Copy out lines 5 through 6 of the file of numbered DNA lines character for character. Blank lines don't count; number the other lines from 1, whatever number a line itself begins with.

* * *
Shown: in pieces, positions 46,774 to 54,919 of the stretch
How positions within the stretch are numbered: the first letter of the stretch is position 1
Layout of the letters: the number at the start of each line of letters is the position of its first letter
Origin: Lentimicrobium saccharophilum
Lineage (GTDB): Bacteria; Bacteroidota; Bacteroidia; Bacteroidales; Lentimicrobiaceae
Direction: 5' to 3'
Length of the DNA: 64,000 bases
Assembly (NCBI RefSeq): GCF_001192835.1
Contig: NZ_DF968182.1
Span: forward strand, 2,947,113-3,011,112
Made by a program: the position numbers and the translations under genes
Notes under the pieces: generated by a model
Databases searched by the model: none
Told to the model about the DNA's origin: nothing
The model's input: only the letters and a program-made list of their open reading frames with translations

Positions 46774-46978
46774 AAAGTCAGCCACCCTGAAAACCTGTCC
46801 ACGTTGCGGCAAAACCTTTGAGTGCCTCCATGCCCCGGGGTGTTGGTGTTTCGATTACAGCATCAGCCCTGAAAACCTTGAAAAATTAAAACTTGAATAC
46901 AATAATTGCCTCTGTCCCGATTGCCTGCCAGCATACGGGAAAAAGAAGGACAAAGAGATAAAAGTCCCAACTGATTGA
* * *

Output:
Lineage (GTDB): Bacteria; Bacteroidota; Bacteroidia; Bacteroidales; Lentimicrobiaceae
Direction: 5' to 3'